Nick Antosca’s latest book, The Girlfriend Game, is—simply put—one of the best short story collections I’ve read in a long time. I read the book in about three hours, finishing one story, eager to move on to the next. Or maybe it was like the stories were pulling me along through them, à la conveyor-belt-of-words, and there was nothing I could do to stop reading.

The stories in this book vary in subject matter, tone, and genre, from the eerie-but-funny “Rat Beast,” to the realist titular “The Girlfriend Game,” to the straight-up sci-fi of “Soon You Will Be Gone and Possibly Eaten.” And there’s horror, and murder, and lots and lots of sex. The book is diverse, and, well, just plain fun.

I wasn’t surprised by this, having read my first Nick Antosca book back in 2006 or 07. That was his first novel, Fires, originally published by the now-defunct Impetus Press. I daresay it was my introduction to the world of “indy lit,” or “alt lit,” or whatever you want to call it. Since then, Antosca’s published another novel, Midnight Picnic (for which he won the 2009 Shirley Jackson Award), the novella The Obese, and he’s forayed into writing for television on shows such as MTV’s Teen Wolf and ABC’s Last Resort.

So, the guy’s prolific. But he’s also really really good. And that’s the thing that strikes me more than anything. He’s capable of putting all these words together, into all these books and programs, and he does it all with sentences that read the way a great chef’s pastry melts in your mouth. I mean, listen to these gems: from “Predator Bait,” “She sat on a folding chair as the makeup guy made her look younger”; from “The Girlfriend Game,” “She enters the dark bedroom and the dress whispers as it comes off”; and from “Mammals,” “Ben has even stopped having nightmares where he pisses blood.”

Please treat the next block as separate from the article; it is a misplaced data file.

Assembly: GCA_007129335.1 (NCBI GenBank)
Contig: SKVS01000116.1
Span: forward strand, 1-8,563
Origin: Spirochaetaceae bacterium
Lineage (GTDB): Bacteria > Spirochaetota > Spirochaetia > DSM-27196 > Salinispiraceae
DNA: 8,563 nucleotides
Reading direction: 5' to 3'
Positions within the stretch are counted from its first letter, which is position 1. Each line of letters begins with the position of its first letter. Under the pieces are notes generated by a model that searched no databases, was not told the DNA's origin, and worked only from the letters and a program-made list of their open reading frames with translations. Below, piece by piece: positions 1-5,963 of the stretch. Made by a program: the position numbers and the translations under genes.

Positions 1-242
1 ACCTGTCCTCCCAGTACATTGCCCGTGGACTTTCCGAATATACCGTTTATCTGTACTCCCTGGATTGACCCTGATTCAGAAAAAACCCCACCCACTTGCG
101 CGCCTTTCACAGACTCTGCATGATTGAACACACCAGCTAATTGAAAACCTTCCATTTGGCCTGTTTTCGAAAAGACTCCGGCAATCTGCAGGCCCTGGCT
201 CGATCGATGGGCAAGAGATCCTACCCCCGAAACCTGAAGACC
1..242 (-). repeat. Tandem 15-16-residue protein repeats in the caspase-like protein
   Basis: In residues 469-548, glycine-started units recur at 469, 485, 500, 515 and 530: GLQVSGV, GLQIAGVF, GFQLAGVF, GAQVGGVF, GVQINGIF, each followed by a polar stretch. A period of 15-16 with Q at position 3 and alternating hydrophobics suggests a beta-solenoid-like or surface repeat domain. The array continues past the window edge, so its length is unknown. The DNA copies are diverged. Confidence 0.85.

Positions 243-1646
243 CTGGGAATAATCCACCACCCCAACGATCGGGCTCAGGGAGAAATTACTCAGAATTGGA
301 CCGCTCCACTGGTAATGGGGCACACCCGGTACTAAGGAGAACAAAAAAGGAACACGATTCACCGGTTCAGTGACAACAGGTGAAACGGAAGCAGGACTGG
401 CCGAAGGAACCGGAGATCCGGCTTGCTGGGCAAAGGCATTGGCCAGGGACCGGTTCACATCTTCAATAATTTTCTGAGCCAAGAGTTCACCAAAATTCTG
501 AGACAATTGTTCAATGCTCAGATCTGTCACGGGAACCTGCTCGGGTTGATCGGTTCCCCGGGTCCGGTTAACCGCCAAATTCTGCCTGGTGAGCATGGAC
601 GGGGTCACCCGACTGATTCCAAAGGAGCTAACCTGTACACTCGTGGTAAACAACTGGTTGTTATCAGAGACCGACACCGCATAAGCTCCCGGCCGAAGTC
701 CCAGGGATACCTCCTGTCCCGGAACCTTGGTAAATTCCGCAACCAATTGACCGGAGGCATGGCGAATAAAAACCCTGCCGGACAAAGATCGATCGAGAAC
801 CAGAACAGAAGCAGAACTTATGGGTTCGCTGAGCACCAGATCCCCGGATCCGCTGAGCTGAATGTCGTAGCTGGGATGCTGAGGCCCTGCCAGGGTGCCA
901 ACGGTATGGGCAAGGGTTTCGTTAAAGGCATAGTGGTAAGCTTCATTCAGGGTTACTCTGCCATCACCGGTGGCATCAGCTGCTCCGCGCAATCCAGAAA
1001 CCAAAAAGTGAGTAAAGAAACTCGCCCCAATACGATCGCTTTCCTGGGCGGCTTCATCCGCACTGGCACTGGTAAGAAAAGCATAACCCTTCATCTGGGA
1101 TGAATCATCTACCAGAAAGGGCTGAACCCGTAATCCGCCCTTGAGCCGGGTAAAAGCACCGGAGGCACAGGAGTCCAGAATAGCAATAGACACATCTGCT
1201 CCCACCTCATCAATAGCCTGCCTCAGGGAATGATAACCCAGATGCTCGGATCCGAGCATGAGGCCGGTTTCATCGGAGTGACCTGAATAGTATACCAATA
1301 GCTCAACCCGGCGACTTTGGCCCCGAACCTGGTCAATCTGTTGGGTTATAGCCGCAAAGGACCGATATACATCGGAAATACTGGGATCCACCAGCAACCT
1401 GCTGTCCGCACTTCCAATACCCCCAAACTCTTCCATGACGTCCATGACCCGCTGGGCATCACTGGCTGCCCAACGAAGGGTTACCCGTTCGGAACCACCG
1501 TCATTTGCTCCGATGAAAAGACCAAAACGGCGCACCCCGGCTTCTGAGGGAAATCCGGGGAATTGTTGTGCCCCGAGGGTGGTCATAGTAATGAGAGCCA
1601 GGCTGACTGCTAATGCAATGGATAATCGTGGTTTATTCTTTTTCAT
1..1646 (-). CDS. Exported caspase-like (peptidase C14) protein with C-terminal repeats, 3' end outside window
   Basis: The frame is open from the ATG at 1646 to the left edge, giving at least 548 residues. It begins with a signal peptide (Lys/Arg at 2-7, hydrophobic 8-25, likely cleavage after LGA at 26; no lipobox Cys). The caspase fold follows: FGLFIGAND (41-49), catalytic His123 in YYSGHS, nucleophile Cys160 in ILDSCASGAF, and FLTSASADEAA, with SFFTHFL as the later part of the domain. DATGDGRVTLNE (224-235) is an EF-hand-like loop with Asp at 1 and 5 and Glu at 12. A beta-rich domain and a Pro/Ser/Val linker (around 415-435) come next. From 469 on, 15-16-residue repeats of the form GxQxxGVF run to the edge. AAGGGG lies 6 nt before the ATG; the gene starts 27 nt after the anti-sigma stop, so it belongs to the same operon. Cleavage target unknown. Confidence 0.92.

And here’s why I’ll argue that Nick Antosca might just be the most important fiction writer in America right now: there are few writers lurking about literary and genre fiction. Brian Evenson comes to mind, as a literary horror writer. But I’m having trouble thinking of someone who writes literary sci-fi who’s actually worth the read. But even these literary and genre considerations aren’t as important as Nick Antosca’s mere readability. He champions narrative, storytelling, entertaining his audience. If a guy can write fiction this good, who knows? He might even save television, or at least draw some TV watchers over to the dark side of the written word.

Nick was kind enough to grant Atticus Review an opportunity to feature him this month of November—not quite, but almost, the darkest month of the year. I chatted with Nick for a bit about his writing, and you can read all about that in our interview. But more importantly, find here Nick’s stories, “Ghostfish”, “Rat Beast”, and “Soon You Will Be Gone and Possibly Eaten”, all of which originally appeared in The Girlfriend Game. Hopefully this taste will convince you to do like me and get yourself a copy of this wonderful collection. And make sure you read it this fall, preferably in the dark.